Perkins School for the Blind

(redirected from Perkins Institute for the Blind)

Perkins School for the Blind,

at Watertown, Mass.; chartered 1829, opened 1832 in South Boston as the New England Asylum for the Blind, with Samuel G. HoweHowe, Samuel Gridley,
1801–76, American reformer and philanthropist, b. Boston, Mass., grad. Brown, 1821, M.D. Harvard, 1824. He began his life-long service to others by going to Greece to aid in its war for independence and spent six years there.
..... Click the link for more information.
 as its director; moved 1912. From 1877 to 1955 it was called the Perkins Institution and Massachusetts School for the Blind. It was the first chartered school for blind children in the United States. Among the school's pupils were Laura BridgmanBridgman, Laura,
1829–89, the first blind and deaf person to be successfully educated, b. Hanover, N.H. Under the guidance of Dr. S. G. Howe, of the Perkins School for the Blind, she learned to read and write and to sew, eventually becoming a sewing teacher at the school,
..... Click the link for more information.
 and Anne Sullivan MacyMacy, Anne Sullivan,
1866–1936, American educator, friend and teacher of Helen Keller, b. Feeding Hills, Mass. Placed in Tewksbury almshouse (1876), she was later admitted (1880) to Perkins Institution for the Blind, since her eyes had been seriously weakened by a
..... Click the link for more information.
. Since 1982 it has also educated individuals with other than visual handicaps.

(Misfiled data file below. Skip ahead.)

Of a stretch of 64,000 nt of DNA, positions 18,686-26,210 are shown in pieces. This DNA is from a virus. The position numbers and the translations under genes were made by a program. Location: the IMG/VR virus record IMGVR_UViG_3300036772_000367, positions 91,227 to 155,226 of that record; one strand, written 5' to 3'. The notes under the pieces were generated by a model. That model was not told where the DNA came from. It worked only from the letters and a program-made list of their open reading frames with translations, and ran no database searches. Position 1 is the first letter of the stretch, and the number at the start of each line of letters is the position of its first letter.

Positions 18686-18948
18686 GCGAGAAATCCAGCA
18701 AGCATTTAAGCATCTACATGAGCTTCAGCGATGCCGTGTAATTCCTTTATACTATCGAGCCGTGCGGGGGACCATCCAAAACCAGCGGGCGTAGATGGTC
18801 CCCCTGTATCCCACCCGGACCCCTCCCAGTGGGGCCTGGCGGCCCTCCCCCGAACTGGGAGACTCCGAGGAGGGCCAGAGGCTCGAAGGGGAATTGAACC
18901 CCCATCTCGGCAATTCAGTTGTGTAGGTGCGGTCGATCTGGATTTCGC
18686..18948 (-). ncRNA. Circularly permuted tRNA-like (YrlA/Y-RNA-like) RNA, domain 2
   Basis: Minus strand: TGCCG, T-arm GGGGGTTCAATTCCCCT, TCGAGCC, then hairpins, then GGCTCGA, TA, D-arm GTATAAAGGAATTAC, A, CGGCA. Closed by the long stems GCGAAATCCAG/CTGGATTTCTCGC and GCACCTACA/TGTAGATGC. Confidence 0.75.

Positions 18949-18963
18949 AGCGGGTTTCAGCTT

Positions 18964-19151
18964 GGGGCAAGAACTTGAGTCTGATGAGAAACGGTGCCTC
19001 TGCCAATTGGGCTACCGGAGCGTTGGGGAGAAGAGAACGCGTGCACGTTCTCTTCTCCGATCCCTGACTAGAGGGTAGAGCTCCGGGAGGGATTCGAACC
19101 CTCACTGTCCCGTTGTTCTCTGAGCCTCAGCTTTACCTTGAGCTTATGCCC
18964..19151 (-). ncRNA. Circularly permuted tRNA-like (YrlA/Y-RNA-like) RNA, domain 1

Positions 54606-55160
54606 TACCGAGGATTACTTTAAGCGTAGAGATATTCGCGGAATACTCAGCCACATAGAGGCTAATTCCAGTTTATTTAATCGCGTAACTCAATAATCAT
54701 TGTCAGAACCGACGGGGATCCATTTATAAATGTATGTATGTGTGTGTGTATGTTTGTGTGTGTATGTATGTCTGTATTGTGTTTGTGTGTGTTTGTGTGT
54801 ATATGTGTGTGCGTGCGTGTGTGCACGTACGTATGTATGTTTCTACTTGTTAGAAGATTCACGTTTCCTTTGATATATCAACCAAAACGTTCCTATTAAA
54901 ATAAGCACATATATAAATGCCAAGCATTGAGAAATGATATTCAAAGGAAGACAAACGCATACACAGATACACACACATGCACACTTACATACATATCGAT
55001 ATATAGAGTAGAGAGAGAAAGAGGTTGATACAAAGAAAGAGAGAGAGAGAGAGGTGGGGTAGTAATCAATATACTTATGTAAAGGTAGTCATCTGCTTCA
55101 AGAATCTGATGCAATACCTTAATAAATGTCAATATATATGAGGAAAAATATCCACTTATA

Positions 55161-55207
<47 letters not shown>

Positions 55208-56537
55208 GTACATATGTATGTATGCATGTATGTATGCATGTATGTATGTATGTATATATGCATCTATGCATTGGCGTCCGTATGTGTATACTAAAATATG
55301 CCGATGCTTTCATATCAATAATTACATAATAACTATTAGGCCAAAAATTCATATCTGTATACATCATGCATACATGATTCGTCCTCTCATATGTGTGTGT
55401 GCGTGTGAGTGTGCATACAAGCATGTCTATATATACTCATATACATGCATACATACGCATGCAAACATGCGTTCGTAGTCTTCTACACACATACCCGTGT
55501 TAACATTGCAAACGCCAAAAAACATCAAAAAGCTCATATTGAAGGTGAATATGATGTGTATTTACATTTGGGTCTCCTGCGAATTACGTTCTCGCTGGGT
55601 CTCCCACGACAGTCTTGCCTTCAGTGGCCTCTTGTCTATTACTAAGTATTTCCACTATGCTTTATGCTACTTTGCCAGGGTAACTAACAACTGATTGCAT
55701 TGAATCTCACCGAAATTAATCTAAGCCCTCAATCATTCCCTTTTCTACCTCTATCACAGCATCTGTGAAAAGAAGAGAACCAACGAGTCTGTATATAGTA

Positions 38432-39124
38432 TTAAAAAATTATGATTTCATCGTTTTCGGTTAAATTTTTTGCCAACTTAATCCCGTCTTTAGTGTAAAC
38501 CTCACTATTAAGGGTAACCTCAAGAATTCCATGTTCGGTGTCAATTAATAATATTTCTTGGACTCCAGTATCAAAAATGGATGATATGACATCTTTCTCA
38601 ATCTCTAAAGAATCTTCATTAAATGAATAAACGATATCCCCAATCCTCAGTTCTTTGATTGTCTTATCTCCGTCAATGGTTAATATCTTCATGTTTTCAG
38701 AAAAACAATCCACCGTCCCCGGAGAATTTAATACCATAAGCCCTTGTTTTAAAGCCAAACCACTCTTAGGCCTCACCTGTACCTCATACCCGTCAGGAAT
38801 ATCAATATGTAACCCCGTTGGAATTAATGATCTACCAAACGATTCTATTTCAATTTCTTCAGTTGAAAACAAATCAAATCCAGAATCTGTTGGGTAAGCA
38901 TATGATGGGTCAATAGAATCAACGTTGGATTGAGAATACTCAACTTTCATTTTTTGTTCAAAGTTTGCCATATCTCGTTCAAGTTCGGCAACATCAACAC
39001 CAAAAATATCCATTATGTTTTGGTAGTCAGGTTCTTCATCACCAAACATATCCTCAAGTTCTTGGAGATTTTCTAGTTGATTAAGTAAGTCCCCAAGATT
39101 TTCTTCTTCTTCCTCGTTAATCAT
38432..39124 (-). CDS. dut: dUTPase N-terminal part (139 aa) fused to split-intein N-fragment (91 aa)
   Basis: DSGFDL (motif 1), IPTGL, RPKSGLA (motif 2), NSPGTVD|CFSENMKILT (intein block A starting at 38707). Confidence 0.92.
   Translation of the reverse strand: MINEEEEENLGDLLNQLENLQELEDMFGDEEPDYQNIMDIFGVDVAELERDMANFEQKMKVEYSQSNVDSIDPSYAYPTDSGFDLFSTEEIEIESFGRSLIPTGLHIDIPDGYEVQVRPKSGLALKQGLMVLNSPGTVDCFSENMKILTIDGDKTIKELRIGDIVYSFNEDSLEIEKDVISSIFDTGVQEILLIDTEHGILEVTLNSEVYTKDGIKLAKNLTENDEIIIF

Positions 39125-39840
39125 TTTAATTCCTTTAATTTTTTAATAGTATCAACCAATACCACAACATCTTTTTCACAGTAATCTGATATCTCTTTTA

The Columbia Electronic Encyclopedia™ Copyright © 2013, Columbia University Press. Licensed from Columbia University Press. All rights reserved.
References in periodicals archive ?
She was a founder and benefactor of the Worcester Society of District Nursing, now known as the Visiting Nurse Association, and she had a great concern for the blind, serving on the board of trustees at the Perkins Institute for the Blind and on the board of the Braille Press.
Howe of the Perkins Institute for the Blind, Annie finally gets the Kellers to allow her to live in a small cottage on the estate, makes Helen dependent on her, and then uses that dependency in teachable moments.
To set the stage for fraught scenes in the novel, Williams reads with care even the first love letters between the founder of Boston's Perkins Institute for the Blind and Julia Ward--the willful daughter of a New York banker, a laughing socialite, and already a published poet and critic when she married Howe at twenty-three.